The phone mandate

Kade Brackin, Editor-in-Chief

This year, Principal Christi Silcox established a rule that students must have their phones turned off and in their backpacks at all times. Some students are unhappy with the rule.

After presiding over discipline at a different school, Silcox realized that students were sharing pornography and cyber-bullying through their phones. She also realized that students were not adequately building the social skills employers seek and were more often isolated and depressed.

“I didn’t deal with a fraction of the discipline issues when it came to a phone,” Silcox said. “I mean, maybe once or twice a year, I would have to deal with something on the phone or social media because we just took it out of the day. So kids’ feelings weren’t getting hurt over social media during the day; they weren’t seeing things they weren’t supposed to. It just took that ugly element out of our day.”

Silcox has noticed a change in students at West Hardin as well.

“…I saw a teacher post on Facebook about her kid who never wanted to go to lunch, and he would always hide in her room,” Silcox said. “Well, now that everybody is talking and visiting, he can’t wait to get to lunch. He comes and asks her if he can borrow the UNO cards for lunch, and it’s just changed the dynamic.”

Teachers have also said they have noticed a difference.

“Last year, I spent [of a 40-minute class period] 10 minutes of it. ‘Hey, put that phone away.’ ‘Hey, pay attention to what’s going on up here.’ so I didn’t finish [teaching the curriculum],” Girls’ Athletic Coordinator and US history teacher Lin Ellis said. “… I fought phones every single day… While I understand why [students] don’t like the phone policy, I have to say it makes my job a lot easier.”

Ellis and Silcox both believe that the rule is preparing students for the real world, stating that students will deal with rules they don’t agree with all of their life, and the rule is preparing students for similar situations in the future.

“I’ve known people who got fired for just looking at their cell phone,” Silcox said. “I think that’s a little extreme too, but I think we have to pull away from our phones.”

The rule also applies to middle school students. Their teachers seem to like the rule as well.

“I love the phone rule,” 7th and 8th grade ELA teacher Holli Harrod said. “With no phones in the classroom, there are so many less distractions. …At least without the phones, I’m not wondering, ‘What’s in their pocket?’ ‘What are they listening to?’ ‘Do they have earbuds in?’ so it’s been great, especially for middle school…”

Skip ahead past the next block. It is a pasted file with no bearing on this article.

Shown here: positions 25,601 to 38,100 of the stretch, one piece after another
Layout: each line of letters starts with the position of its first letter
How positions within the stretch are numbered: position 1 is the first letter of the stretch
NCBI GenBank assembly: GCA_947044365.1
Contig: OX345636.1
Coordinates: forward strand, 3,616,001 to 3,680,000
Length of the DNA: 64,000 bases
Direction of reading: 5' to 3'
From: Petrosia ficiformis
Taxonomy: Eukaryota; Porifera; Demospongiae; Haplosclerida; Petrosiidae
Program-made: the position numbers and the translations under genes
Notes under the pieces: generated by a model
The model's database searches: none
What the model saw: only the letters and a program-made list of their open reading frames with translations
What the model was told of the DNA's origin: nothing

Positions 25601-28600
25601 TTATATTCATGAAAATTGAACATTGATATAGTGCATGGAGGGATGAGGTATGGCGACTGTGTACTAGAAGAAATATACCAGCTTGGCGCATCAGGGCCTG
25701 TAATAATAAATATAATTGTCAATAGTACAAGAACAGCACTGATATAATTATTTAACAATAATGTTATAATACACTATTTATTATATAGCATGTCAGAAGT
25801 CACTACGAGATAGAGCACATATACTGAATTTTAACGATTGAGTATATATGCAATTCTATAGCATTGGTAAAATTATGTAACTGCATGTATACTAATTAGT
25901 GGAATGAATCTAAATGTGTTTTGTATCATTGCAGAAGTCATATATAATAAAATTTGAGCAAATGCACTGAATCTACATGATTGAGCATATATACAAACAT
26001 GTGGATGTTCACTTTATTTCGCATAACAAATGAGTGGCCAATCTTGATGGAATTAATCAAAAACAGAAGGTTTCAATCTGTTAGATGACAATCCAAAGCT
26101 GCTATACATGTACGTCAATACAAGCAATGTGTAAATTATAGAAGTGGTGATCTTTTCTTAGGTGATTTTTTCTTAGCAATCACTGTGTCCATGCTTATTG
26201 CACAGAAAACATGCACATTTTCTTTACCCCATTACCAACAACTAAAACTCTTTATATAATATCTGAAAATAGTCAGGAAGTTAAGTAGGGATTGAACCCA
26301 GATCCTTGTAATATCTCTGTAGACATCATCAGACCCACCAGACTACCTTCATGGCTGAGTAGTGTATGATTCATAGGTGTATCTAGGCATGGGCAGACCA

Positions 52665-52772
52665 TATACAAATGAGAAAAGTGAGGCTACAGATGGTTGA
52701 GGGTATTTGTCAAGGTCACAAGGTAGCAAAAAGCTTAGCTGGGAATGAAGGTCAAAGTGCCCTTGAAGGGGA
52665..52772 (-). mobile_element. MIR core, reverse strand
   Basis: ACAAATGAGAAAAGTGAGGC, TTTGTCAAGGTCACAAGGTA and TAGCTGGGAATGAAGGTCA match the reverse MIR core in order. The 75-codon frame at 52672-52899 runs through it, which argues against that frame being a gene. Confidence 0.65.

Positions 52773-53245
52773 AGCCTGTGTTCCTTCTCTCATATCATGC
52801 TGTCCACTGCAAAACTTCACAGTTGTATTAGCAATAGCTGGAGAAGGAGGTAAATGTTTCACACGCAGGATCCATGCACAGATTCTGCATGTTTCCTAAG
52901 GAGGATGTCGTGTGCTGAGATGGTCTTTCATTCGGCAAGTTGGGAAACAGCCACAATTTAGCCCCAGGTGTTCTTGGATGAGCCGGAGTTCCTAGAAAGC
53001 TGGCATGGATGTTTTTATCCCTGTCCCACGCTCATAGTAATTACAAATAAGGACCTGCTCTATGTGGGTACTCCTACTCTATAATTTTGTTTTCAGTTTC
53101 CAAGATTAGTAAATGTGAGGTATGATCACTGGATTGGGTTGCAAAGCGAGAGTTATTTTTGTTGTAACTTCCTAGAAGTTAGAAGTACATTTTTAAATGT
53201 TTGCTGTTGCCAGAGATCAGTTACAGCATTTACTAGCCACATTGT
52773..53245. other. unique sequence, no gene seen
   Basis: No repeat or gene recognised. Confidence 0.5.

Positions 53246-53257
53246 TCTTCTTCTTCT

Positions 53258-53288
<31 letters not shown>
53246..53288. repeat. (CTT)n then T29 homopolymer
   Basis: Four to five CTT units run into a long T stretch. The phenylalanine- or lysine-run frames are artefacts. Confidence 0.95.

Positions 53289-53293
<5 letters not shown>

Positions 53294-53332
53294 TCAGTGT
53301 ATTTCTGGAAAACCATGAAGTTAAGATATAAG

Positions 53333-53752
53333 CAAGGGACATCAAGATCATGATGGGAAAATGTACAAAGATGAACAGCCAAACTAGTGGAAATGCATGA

Teachers may like the rule, but students still have their grievances.

“I think it’s unfair for some people,” junior Natasha Garcia said. “Some of us have work after school, and the only way they communicate with us is through our phone. …For example, when I have a shift that I have to work for, and they call me and tell me I have to be there for something, I can’t receive the call [because I don’t have my phone]. …So by the time I get there, I miss my shift, or I get in trouble with my boss, and obviously, I don’t want to get fired.”

Silcox said that “if you need to call your parents, or they need to get ahold of you, our office is open.” Junior Mackenzie Fregia believes that this is not the case.

“… [the administration said] we can contact the school if we really need them, but they don’t answer their phones,” Fregia said. “When I got COVID, it took my mom three days to get a hold of them to let them know.”

Silcox understands, however, that no policy is without its flaws.

“If [students] have a concern, [they should] come talk to me because I’m not perfect,”  Silcox said. “Maybe there’s a real emergency or a real concern that we need to think of a solution for. I don’t want anyone to feel anxious or worried that they can’t get in touch with their mom or they can’t get something they need, so if there’s something that they feel like I have not thought of, then come talk to me.”